House Minority Leader Nancy Pelosi and U.S. Department of Health and Human Services Secretary Kathleen Sebelius identified San Francisco General Hospital and Trauma Center as a model for providing better care at lower costs to patients during a roundtable discussion at the hospital this morning.
San Francisco General Hospital was featured as one of the 1,500 hospitals nationwide that have joined Partnerships for Patients, a federal program that focuses on preventing hospital-acquired conditions and reducing readmission rates for patients.
In three years, the program is expected to reduce hospital infections by 40 percent -- saving an estimated 60,000 lives -- and reduce hospital readmissions by 20 percent -- meaning 1.6 million patients would not return with avoidable complications, Sebelius said.
Doctors, former patients, and hospital officials joined Pelosi, D-San Francisco, and Sebelius to describe some of the innovative ways San Francisco General Hospital is meeting these goals.
"We're used to doing things with limited resources and that has forced us to be creative in our approach to patient care. We're really proud of the work we do here," said Susan Currin, CEO for San Francisco General Hospital.
Flight attendant Crystal Elmendorf of Sacramento highlighted the care she received to prevent complications after she suffered a traumatic brain injury when her Jeep rolled over on her way to work in 2001.
After Elmendorf, now 41, was treated and released from the hospital, Dr. Geoffrey Manley continually provided follow-up care, she said.
When Elmendorf developed a staph infection during her outpatient rehabilitation, Manley provided consultation.
"No one ever skipped a beat. The communication was incredible," Elmendorf said. "No matter what, all the options were laid out."
Also designed to help patients make decisions, the Acute Care for Elders project is focused on educating and empowering patients while they are in the hospital, its medical director Dr. Edgar Pierluissi said.
Patients are told about possible warning signs and given handouts describing their medications and treatment, Pierluissi said.
The project, which treats patients who are at least 65 years old, has never been "tested in a population like ours, with 20 languages, a number of Medicare and Medi-Cal eligible patients, who have higher rates of disability," he said.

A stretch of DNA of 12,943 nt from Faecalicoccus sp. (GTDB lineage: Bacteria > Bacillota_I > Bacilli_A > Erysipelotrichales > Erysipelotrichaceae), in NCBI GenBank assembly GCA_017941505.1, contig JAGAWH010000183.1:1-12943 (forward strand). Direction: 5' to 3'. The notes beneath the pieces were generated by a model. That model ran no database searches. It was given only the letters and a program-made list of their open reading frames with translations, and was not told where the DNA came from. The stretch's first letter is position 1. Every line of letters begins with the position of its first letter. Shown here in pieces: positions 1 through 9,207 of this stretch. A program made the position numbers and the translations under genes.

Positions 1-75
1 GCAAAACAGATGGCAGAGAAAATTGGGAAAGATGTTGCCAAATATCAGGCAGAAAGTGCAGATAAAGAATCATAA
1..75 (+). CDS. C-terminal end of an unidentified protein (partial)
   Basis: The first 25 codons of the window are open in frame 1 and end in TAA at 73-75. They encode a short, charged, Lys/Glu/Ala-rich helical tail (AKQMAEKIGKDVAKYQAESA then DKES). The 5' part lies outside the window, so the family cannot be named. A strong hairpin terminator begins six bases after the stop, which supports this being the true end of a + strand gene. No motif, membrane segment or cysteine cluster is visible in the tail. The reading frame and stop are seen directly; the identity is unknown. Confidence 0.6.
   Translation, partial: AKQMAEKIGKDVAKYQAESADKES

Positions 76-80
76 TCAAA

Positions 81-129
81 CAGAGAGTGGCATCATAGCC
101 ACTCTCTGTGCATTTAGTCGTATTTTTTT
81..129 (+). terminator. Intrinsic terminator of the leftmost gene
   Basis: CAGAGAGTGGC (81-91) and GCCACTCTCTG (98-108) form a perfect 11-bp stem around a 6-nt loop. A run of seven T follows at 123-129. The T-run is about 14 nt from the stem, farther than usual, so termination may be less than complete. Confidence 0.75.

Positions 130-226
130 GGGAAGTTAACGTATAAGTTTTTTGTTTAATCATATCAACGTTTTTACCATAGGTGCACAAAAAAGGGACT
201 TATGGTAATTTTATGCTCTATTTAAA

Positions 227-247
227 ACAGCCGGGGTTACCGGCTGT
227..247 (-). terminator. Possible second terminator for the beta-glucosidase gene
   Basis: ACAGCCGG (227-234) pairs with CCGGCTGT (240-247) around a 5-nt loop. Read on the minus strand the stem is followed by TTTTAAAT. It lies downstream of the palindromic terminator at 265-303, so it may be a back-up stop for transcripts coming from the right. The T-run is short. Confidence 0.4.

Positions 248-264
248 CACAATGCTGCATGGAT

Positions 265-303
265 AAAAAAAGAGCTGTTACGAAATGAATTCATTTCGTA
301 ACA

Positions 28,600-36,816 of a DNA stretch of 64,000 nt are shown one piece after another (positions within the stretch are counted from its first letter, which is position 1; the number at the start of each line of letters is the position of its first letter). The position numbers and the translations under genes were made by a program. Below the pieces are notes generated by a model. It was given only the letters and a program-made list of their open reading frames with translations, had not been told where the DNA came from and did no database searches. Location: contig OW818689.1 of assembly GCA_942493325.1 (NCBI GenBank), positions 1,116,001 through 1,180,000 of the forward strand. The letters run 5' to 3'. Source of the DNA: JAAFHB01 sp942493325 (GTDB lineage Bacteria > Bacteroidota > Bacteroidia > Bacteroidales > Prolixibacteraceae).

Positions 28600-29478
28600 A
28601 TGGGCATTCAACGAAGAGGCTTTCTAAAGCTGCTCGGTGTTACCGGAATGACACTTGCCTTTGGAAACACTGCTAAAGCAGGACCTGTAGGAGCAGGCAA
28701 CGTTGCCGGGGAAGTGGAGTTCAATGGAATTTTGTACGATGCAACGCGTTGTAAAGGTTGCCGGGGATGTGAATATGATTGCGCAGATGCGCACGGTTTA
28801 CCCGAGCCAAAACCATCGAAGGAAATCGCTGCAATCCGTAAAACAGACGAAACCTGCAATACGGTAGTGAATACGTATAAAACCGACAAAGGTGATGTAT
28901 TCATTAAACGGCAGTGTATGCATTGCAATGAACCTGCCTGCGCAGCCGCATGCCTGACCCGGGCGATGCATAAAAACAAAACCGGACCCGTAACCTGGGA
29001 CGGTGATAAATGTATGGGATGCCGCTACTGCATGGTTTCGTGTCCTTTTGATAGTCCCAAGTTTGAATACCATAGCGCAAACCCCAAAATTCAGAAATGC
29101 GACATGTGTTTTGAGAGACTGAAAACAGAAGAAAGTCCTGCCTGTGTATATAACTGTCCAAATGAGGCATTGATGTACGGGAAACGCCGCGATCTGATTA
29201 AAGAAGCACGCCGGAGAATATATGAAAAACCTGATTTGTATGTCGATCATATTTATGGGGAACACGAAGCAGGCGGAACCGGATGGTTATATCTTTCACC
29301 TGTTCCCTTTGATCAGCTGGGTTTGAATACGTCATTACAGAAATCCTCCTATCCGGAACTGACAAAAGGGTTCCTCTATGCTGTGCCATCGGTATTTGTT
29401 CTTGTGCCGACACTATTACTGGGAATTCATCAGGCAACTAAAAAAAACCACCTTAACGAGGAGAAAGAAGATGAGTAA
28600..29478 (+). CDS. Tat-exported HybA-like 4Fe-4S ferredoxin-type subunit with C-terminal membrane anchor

This is a novel idea, Pierluissi said, but it could reduce hospital readmissions by 30 percent.
The project involves calling the patient 48 hours after being released to discuss how the patient is feeling or any difficulties encountered, such as going up stairs or eating, he said. Ten days later, the patient will receive another follow-up call.
"It's very simple patient-centered things, but they make a huge difference," Pierluissi said.
A transition care program aimed at those at least 60 years old, Support from Hospital to Home for Elders, helped San Francisco resident Gregory Lyons recover after a stroke this January.
"The SHHE program was all about reintegrating me in a healthy way back into where I live," Lyons said. "I live on the third floor. They were concerned about stairs. They were concerned about shopping."
The "nuts-and-bolts questions" the hospital asked about the quality of his life were basic, but important, Lyons said.
"Don't have a stroke, but if you do, you want the kind of care that I got here," he said.
Sebelius said if other hospitals emulate these types of programs, the Partnership for Patients could potentially save up to $35 billion, with a minimum of $10 billion in savings for Medicare in the next three years.
The Affordable Care Act, passed through Congress last year, has invested $1 billion into the Partnership for Patients.
The goal is to "help other providers across the country take on this effort," she said.
Sebelius described San Francisco General Hospital's population as "challenging," because of the many older patients with chronic conditions who arrive in debilitating shape speak a number of different languages.
"If it can happen here, we can make this happen across the country," Sebelius said.
CONTACT: Melissa Nitti, U.S. Department of Health and Human Services (202) 573-6249m, Rachael Kagan, SF General Hospital (415) 206-3170